By Melarie Matanona
For the Umatuna Si Yu’os
St. Agnes of Rome was a beautiful girl born into a wealthy Christian family in 291 A.D. Her name, translated from Greek, means “holy” or “pure.” She is best identified with a lamb to represent her virgin innocence; however, she was known to have the attributes of a lion with her steadfast faith to Jesus Christ.
Many men tried to obtain her hand in marriage, but she was adamant in her promise to God to keep pure saying “Jesus Christ is my only Spouse.” However, her refusal to marry upset Procop, the governor’s son. Filled with anger, he reported her to his father and inculpated her for being a Christian during a time when Christians were persecuted.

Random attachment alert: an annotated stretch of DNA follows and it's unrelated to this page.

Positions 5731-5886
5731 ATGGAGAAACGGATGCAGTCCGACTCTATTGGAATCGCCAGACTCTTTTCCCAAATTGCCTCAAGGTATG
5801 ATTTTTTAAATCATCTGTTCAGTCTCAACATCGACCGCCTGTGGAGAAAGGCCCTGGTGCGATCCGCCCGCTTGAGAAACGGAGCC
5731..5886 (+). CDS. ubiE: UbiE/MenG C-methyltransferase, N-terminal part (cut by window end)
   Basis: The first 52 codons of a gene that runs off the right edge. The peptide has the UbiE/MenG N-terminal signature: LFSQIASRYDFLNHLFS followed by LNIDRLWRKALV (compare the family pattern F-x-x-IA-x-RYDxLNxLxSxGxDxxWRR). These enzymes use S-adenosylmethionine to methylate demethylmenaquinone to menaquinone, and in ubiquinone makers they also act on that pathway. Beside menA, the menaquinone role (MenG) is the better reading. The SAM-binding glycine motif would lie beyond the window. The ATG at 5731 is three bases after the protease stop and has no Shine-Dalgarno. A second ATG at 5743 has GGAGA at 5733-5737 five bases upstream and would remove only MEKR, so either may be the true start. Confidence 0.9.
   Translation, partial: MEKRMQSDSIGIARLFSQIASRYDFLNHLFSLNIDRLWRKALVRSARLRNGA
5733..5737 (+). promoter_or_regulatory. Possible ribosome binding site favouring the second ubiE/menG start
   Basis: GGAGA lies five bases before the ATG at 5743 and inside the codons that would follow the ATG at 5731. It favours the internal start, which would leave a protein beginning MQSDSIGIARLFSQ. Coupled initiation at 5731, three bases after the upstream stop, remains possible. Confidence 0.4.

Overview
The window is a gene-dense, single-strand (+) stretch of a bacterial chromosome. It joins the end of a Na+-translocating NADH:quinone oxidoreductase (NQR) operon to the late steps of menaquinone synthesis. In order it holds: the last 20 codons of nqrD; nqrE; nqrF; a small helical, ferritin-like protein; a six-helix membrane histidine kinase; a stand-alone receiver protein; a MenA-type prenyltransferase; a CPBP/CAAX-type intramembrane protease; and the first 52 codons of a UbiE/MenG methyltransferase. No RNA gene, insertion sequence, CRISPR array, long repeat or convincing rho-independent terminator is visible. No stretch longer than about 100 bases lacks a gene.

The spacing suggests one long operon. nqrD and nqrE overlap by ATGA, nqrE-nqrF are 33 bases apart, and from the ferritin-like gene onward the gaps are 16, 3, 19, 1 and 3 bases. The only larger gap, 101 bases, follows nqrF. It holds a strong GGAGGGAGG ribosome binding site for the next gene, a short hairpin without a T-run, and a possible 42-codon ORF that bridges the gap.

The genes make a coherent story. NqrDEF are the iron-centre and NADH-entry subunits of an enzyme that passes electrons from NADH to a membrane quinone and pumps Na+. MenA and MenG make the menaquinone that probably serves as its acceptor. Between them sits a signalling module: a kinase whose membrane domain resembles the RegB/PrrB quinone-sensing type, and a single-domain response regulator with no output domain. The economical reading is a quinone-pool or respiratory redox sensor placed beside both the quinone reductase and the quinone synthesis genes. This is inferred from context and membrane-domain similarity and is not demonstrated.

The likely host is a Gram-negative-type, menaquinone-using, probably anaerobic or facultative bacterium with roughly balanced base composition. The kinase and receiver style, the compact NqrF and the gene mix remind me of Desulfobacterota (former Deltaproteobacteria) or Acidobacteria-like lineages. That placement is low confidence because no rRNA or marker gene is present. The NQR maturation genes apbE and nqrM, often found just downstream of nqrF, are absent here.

The governor gave her an opportunity to deny God in exchange for gifts, but she declined. Several attempts were made to change her mind, but she persisted in her decision. This resulted in her being condemned to death.
There are legends about men lusting after her and becoming blind immediately. Another legend states that when she was bounded to a stake, the wood wouldn’t burn, or the flames parted from her.
St. Agnes is one of the youngest canonized martyrs of the Catholic Church having died at the age of 12 or 13. She’s the patron saint of young girls, chastity, rape survivors, and the Children of Mary. St. Agnes is among the handful of saints mentioned in the Roman Canon, or Eucharistic Prayer I said during Mass. Her feast day is Jan. 21.
Information and photo from http://www.catholic.org/saints